standard, I believe there was a strong international consensus."


Following is the transcript of Indyk's press conference, provided by
USIS Tunis:


(Begin transcript)



Assistant Secretary of State Martin Indyk

Press Conference

March 13, 1998

Tunis, Tunisia



Ladies and gentlemen, thank you for waiting. I am sorry to have kept
you waiting. I am glad to have an opportunity to speak to you and take
your questions today. I am traveling to Tunisia, Algeria and Morocco
as a part of an introductory tour that I am making in the whole region
as the Assistant Secretary of State for the Near East.


I'm glad to have had an opportunity to exchange views with the Foreign
Minister and the Defense Minister last night and this morning. We, of
course, focused our discussions on our bilateral relationship in
Tunisia and developments in the region. High on our agenda were
discussions, of course, of the Middle East peace process, where I
briefed your leadership on the efforts by President Clinton and
Secretary of State Albright to put the negotiations between the
Israeli and Palestinians back on track. We're concerned about the fact
that there has been no progress to report in the negotiations for more
than one year. We believe it is very important to resume the final
status negotiations in an environment in which both sides, the
Israelis and the Palestinians, are implementing their obligations
under the existing agreements. We're making a special effort to get
these negotiations going again on the basis of the proposals and ideas
that President Clinton put forward in his meetings with Prime Minister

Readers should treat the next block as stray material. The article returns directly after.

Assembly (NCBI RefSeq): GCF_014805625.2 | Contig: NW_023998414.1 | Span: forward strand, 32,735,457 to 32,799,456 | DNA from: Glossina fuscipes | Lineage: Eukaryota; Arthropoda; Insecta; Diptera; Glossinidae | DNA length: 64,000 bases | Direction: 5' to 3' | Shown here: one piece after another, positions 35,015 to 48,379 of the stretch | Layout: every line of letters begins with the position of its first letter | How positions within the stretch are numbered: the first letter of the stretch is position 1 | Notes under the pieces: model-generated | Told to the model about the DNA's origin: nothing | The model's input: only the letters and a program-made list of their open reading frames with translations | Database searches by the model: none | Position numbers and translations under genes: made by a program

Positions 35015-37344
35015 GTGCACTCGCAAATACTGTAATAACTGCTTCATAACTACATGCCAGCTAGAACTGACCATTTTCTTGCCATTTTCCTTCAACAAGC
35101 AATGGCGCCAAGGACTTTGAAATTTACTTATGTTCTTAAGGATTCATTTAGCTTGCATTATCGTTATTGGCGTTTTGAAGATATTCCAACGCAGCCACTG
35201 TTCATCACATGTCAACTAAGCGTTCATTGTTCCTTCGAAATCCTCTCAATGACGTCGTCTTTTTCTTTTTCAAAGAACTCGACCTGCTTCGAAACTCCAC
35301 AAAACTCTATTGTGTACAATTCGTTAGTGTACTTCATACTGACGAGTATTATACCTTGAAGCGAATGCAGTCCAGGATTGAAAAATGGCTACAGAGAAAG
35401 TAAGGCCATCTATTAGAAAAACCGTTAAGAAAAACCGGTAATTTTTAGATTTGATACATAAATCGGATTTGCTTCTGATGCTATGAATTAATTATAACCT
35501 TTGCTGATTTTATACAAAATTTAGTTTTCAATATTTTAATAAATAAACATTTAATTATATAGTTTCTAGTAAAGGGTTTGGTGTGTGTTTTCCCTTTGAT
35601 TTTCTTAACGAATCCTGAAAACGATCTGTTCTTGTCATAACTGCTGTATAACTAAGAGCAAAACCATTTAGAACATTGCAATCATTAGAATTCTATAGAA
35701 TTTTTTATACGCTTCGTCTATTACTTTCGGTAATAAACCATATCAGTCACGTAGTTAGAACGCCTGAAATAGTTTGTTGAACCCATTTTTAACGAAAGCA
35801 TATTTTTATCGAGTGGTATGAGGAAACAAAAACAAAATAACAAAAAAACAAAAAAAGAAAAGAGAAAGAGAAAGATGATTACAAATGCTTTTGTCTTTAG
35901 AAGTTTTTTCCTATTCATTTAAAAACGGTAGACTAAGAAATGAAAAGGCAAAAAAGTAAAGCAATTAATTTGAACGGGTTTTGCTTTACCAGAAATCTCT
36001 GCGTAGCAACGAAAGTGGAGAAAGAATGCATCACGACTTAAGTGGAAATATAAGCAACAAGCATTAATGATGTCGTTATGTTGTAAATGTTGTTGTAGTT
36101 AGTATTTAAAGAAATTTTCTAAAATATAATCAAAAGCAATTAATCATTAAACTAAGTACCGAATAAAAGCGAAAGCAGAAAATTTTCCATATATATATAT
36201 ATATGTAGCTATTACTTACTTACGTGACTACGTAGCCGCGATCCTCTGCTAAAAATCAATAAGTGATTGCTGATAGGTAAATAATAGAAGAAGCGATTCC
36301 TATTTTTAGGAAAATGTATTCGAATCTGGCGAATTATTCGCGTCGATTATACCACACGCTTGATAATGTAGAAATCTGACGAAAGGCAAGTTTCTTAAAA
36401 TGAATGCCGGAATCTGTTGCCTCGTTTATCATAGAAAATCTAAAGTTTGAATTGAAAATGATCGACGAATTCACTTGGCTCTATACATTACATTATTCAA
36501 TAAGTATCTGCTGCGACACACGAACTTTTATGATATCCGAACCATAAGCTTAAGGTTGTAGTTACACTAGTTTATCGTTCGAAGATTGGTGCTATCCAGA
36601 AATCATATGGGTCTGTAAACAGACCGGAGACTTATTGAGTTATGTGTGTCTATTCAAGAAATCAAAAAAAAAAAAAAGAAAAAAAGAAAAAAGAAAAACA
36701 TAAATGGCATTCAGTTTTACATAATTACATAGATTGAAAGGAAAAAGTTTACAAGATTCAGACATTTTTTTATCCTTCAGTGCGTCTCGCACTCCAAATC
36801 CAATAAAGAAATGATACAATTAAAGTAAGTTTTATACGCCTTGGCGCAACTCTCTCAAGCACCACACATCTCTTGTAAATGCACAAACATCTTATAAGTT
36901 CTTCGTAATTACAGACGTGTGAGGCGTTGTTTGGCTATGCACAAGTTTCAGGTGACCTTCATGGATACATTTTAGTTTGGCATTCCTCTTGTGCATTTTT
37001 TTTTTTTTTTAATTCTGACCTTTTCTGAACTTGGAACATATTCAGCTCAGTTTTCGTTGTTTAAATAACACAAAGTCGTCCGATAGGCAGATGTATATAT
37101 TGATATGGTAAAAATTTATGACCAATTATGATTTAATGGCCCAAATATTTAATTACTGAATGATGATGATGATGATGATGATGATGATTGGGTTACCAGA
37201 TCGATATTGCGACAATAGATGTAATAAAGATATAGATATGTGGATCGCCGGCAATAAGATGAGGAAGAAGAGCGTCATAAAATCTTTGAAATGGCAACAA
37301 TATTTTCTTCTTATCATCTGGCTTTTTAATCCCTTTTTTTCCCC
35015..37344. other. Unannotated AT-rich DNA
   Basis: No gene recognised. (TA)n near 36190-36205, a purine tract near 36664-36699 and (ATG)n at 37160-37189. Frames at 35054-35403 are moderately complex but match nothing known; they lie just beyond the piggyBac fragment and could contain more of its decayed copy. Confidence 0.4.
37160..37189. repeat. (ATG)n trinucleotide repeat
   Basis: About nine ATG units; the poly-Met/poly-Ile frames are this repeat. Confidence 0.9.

Netanyahu and Chairman Arafat in January. The Secretary of State will
be following up those ideas in the next few weeks.


We also talked about developments in the Maghreb, where the internal
situation in Algeria and the ongoing problems that the international
community has with Libya, are a focus of our concern. I will go from
here this afternoon to Algeria where I'm looking forward to meeting
with the leadership there to discuss these issues further. I'll be
glad to take your questions.


Q: How do you explain the double standard policy of the United States
toward the Middle East and Iraq?


INDYK: I am aware that this is this impression in the Arab world, but
it is a misunderstanding. It is a misunderstanding of the reality of
the situation. As a result of Iraq's invasion of Kuwait, the United
Nations Security Council unanimously passed resolutions that declared,
amongst other things, that Iraq will not again possess weapons of mass
destruction, and that it will not again be allowed to have the ability
to threaten its neighbors. Since then, in 1991, the U.N. Security
Council has repeatedly passed resolutions demanding that Iraq comply
with these requirements. And the United Nations Security Council